The other car was an old woody station wagon pulling a flat bed trailer. The same one I had seen at the peep store. A layer of snow covered the car and trailer both, like they had been sitting outside for some time. A well-used four wheel ATV was chained in the bed of the trailer, alongside a large roll of carpet or canvas. I noted it only in passing and didn’t take a good look at it. That was a mistake, but how was I to know that then.
I ate my ham and hard over eggs pretty much in silence, except when I asked Doris whether she thought the weather was gonna break bad. She had lived about them parts for over half a century and I figured she was as good as any of the weather folks I had been listening to on the radio all evening.
“Yeah, gonna be a real rip snorter, a howler no doubt ‘bout that. How far you got to go?”
“That’s a 100 miles. I wouldn’t do it tonight. Ain’t a chance you’ll get through. Storm’s coming all right. Be here within the hour I’m guessing. I’d think on turning around. Might be able to out run it back to Fargo. But heading west? Wouldn’t do it unless you got a death wish. Nobody else would be out on a night like this. I doubt even the state patrol will be out.”
The town car folks heard her talking I suppose, cause when they pulled out not long after, they did turn back towards Fargo. But not me. I didn’t have no death wish of course, but Fargo was a hundred miles in the wrong direction.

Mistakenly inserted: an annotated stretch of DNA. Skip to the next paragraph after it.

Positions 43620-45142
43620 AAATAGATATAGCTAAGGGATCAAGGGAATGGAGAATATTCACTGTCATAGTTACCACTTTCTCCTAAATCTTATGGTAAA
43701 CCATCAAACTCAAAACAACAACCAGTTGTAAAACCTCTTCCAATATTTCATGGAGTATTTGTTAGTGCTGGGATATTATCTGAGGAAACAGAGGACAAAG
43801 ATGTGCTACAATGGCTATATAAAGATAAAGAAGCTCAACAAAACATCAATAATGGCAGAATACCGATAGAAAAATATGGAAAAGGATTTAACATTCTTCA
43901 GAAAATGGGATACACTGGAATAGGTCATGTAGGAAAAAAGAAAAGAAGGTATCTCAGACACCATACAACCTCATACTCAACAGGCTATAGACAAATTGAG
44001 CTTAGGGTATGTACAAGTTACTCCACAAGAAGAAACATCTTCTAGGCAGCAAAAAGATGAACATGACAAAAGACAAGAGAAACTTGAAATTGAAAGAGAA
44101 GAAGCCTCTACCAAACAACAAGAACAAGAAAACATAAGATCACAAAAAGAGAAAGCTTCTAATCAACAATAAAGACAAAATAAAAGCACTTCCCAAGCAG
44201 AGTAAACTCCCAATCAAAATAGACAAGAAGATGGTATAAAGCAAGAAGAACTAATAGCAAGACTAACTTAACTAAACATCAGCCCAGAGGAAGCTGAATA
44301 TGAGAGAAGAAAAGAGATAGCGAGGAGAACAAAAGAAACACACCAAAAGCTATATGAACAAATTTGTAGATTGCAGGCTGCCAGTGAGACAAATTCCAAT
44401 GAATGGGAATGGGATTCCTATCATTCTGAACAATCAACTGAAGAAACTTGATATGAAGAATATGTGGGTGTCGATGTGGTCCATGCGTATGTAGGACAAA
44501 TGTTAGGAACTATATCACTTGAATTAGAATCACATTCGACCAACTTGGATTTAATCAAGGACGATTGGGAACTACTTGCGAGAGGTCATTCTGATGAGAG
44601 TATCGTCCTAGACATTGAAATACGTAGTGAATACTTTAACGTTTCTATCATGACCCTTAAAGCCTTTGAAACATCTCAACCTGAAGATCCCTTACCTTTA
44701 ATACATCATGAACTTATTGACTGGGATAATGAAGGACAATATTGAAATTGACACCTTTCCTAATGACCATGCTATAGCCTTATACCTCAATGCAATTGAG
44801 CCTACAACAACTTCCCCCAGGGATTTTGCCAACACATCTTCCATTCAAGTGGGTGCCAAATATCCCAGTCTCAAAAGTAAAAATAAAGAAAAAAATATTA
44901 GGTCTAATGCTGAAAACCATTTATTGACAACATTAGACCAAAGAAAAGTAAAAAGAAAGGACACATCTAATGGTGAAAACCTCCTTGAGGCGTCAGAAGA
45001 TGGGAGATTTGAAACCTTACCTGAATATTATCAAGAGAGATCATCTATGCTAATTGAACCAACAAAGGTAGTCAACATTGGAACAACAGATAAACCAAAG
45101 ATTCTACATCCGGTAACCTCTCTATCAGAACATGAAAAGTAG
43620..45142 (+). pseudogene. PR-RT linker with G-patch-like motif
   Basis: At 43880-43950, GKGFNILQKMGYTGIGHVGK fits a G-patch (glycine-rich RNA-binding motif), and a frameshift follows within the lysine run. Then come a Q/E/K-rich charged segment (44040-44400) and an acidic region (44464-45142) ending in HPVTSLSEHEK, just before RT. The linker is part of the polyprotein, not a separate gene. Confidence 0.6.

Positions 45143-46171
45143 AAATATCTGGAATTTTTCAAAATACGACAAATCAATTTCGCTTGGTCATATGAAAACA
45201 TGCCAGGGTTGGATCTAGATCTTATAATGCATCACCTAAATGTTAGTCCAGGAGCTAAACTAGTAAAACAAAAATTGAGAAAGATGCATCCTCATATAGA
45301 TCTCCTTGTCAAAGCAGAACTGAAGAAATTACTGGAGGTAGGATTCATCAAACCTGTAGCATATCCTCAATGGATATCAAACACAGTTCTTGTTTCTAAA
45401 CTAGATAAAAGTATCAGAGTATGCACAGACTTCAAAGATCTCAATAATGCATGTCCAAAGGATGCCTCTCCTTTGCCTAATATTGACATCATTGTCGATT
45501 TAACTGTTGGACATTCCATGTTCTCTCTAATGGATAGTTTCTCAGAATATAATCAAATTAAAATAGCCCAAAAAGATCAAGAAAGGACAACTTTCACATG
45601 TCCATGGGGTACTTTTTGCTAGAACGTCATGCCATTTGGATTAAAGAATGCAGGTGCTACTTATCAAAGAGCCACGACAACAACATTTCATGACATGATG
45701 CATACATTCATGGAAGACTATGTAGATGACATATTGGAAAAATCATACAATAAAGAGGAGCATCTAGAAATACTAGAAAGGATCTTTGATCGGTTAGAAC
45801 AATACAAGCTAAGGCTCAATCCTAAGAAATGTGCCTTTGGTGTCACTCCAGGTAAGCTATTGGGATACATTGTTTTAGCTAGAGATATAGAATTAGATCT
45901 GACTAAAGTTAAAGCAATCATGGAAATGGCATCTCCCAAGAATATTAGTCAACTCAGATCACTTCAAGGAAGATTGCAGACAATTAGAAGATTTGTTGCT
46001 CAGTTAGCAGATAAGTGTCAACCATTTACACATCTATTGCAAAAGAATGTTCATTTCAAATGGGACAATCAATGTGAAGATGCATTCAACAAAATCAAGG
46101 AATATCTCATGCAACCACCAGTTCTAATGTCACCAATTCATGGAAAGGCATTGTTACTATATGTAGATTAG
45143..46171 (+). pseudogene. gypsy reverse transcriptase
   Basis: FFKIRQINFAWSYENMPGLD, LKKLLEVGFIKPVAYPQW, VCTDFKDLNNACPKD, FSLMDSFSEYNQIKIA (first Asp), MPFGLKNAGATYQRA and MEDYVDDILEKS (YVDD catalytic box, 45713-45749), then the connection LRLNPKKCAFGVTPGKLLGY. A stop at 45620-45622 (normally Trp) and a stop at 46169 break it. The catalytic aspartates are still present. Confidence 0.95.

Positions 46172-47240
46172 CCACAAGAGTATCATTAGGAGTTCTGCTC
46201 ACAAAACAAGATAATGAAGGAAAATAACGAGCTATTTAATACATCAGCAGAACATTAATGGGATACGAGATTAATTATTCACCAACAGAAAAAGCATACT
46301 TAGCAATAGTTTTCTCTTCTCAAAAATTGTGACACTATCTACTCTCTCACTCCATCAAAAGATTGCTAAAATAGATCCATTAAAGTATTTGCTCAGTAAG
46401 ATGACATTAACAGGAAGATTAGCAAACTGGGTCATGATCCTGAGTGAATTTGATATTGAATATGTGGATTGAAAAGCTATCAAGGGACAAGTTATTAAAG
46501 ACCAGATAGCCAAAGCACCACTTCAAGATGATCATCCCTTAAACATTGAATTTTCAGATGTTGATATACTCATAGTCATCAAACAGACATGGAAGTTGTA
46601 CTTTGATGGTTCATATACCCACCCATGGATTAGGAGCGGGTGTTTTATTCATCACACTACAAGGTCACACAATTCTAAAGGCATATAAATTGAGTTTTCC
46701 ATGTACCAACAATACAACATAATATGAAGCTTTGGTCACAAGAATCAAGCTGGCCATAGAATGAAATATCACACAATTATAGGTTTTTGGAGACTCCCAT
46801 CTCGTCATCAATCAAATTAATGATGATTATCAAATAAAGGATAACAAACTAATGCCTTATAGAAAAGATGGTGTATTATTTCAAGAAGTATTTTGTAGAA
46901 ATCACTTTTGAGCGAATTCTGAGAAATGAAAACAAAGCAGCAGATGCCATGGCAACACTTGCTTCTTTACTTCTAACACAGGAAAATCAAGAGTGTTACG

“I suppose I could stay the night in the motel.”
“State condemned that old wreck last week. Part of the roof caved in the first storm of the season.”
“No shit. Any other place in town?”
Doris pondered. “You could stay over with old Henry I suppose. He’s a bit particular, and ain’t much for strangers, but you don’t mind his farting all night and pay him enough he’ll be willing to take you in. Not happy, but willing. Only game in town just now.”
With that rousing endorsement, better to face death I thought but didn’t say. I wasn’t convinced I couldn’t make it the hundred miles to Bismarck and my business there was important. Doris was just a waitress after all. The last weatherman on the radio had said it might be another two, maybe three hours, before the real storm hit. I’d been in big storms before, had always been able to handle it. I finished my eggs and watched the round-faced boy and his folks walk out to the town car. Sure enough, the boy gave me the finger first chance he got. I dunno what’s wrong with some people.
The only other patron left in the diner was a middle-aged man and I took him to be Mr. Woody, the driver of the station wagon. I had sat with my back to his seat, so I really never got a good look at him, except to say he was largish. He never took his jacket off that I saw though, so his size could have been an illusion. He could have been forty or forty-five I thought, my age, but that was a very rough guess. I did notice he looked like a working man, calloused hands and all. I saw this as he retrieved his wallet. I saw one other thing too, but it was quick as he walked past me. He was ugly, had something wrong with his face. I only got a quick glance though, so it was mostly a gestalt just then.
It didn’t become a fact until later.
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